​Lenovo has unveiled a new ThinkStation model, the P320 Tiny, based on a Kaby Lake / Q270 platform with NVIDIA's Quadro P600 GPU. The unique aspect is the dimensions - At 1.4" x 7.1" x 7.2" (1L in volume), it is one of the smallest systems we have see that includes a discrete GPU. In order to achieve this compact size, the 135W power adapter is external to the system.

The P320 Tiny supports Kaby Lake CPUs with TDP of up to 35W (such as the Intel Core i7-7700T). NVIDIA's Quadro P600 is a GP107-based GPU with a 40W TDP. The system comes with two DDR4 SODIMM slots and two M.2 NVMe SSD slots. There is a rich variety of I/O ports - audio jacks in the front, a total of six USB 3.0 ports spread across the front and the rear, a RJ-45 GbE port, and six display outputs (4x mini-DP + 2x DP). Thanks to the Quadro GPU, the P320 Tiny is able to come with ISV certifications for various applications such as AutoCAD etc.

Lenovo ThinkStation P320 Tiny: General Specifications
CPU Intel Kaby Lake (up to Core i7)
(35W TDP max.)
Chipset Intel Q270
RAM Up to 32 GB DDR4-2400 (2x SODIMM)
GPU NVIDIA Quadro P600
Storage 2x M.2 PCIe: up to 1 TB NVMe SSD each
ODD: optional with add-on
Networking Gigabit Ethernet
Intel 802.11 ac, 2 x 2, 2.4 GHz/5GHz + Bluetooth 4.0 -
I/O 6x USB 3.0
Serial - optional
Dimensions 1.4" x 7.1" x 7.2"
Weight 2.9 lbs

The board used in the system seems to be a custom one - it is larger than a mini-STX board, but, smaller than an ITX one. It is perfect for space-constrained setups, and comes with extensibility options such as add-ons for extra USB ports and a COM port, or, for an optical drive, as shown in the gallery below.

As for operating systems, the new Lenovo ThinkStation P320 Tiny workstation supports both Windows and Linux. The P320 Tiny starts at $799 and is available now.

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  • CaedenV - Saturday, June 24, 2017 - link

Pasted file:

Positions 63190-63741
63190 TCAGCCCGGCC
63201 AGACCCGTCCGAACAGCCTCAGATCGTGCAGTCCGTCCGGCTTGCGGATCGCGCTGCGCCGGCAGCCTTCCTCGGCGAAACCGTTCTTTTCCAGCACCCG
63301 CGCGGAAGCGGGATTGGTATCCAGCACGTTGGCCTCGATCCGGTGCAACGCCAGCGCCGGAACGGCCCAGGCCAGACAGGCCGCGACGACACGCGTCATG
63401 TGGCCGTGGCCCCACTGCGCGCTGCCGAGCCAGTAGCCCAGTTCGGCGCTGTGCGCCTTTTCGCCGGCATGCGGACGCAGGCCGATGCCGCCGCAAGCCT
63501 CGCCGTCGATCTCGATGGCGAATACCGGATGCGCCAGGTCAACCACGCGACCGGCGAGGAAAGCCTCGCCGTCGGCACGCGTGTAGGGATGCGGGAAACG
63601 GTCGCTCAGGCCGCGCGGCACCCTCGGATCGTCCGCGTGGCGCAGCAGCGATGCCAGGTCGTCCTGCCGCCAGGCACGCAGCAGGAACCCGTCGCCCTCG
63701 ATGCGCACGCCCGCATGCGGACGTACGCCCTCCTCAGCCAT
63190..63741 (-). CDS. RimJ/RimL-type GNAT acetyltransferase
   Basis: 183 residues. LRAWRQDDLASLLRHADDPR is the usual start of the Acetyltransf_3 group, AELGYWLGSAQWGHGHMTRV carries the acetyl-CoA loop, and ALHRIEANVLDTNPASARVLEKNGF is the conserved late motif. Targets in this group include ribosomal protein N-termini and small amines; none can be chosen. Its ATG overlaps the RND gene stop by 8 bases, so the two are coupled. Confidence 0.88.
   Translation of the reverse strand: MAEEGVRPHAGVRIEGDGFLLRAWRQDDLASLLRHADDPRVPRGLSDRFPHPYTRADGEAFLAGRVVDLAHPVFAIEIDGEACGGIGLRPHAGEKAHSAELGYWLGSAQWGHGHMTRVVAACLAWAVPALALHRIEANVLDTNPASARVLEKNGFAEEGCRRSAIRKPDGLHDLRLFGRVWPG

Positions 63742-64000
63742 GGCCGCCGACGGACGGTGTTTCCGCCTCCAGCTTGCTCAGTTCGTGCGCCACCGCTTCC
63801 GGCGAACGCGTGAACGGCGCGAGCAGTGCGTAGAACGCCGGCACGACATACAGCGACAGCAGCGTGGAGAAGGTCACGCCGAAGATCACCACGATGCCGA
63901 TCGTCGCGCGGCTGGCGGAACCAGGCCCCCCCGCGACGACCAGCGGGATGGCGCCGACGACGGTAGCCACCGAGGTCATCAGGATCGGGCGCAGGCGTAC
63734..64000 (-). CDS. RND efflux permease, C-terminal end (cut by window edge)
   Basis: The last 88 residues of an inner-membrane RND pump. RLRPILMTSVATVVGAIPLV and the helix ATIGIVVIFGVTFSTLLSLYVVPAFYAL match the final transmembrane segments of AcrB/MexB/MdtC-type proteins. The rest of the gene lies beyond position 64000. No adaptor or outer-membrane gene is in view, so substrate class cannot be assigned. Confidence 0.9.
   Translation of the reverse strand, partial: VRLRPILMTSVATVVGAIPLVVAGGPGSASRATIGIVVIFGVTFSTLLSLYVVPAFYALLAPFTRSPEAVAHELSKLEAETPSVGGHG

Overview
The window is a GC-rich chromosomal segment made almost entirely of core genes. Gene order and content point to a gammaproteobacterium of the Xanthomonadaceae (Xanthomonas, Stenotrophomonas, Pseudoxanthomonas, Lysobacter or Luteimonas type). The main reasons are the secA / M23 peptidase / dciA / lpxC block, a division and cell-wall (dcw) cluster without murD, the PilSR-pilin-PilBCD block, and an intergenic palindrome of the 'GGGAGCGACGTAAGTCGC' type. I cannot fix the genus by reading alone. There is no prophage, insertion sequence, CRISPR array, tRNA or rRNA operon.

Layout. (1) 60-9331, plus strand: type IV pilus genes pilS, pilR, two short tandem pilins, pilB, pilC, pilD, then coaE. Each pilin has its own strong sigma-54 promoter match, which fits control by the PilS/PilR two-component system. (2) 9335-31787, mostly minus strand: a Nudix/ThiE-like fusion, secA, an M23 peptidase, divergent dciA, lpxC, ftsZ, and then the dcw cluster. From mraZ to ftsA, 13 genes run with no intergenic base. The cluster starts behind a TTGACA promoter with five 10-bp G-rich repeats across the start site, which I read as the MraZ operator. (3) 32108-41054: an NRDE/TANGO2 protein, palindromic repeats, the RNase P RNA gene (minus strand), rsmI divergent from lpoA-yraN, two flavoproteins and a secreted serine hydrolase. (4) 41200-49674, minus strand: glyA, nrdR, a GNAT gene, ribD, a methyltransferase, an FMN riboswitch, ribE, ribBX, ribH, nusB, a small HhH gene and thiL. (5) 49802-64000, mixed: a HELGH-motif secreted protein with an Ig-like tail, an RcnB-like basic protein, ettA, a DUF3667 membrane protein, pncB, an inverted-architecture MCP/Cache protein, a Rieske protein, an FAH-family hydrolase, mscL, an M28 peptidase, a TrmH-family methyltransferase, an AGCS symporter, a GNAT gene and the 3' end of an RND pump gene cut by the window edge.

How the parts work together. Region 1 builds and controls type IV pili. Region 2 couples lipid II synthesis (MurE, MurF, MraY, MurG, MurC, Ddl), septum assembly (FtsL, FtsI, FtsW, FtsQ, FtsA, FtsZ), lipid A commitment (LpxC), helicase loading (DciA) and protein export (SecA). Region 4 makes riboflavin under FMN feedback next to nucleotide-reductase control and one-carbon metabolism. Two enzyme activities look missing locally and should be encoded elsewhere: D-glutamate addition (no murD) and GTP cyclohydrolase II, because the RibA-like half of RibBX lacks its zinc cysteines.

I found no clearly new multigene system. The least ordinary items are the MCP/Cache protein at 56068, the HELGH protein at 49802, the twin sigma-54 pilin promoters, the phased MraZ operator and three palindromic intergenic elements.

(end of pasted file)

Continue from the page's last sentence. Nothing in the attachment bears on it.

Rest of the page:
Why? Because there is (sadly) no market for it.
    Even look at the mATX standard. Most people who buy mATX end up putting it into a mid to full tower case. I have a mATX in a Gen1 Cosmos... it looks downright silly in there, but I already had the case. But that is the issue most builders have... you can go smaller and smaller, but at some point you have to start getting custom small-batch cases, PSUs, etc that just cost too much. ITX is about as small as you can go while still using standard parts.

    And then there is a flip side to this: If you have to go smaller than ITX for some reason, then it is probably for a very specific applicaiton which has other thermal and size constraints to contend with. The simple matter is that once you get so small you are not doing standard work, so the standards fall apart. Small batch manufacturing of boards, cases, and PSUs adds up quick (though not as bad as it use to be).

    Then there is another big issue; the technology keeps changing too fast. Not to demeane the people who do the work, but it is not difficult to slap a bunch of parts on an ATX board and ship them. There are lots of known quantities (thermals, inter-board interference, etc.) and it makes the work fairly straight forward (my dad does board design... I know it isn't quite that simple). But when you get to small scale parts you start pushing things to limits. Just how close can you put the CPU to the RAM slots without interference? Do you need a GPU or other expansion slot? Need to add SATA/m.2 or just integrate it? So you figure everything out, publish a standard... and a new chip comes out, or a new RAM standard, or more traditionally mobile parts can be used now. It upsets the apple cart and you have to start over from the ground up. Meanwhile ATX is 20+ years old and just keeps on working. Unless you have a very specific application, there is just no payback time for ultra small form factors. It is a lot of work, and short lived. No time to get an ecosystem built up around it.
    Reply
  • fazalmajid - Tuesday, June 20, 2017 - link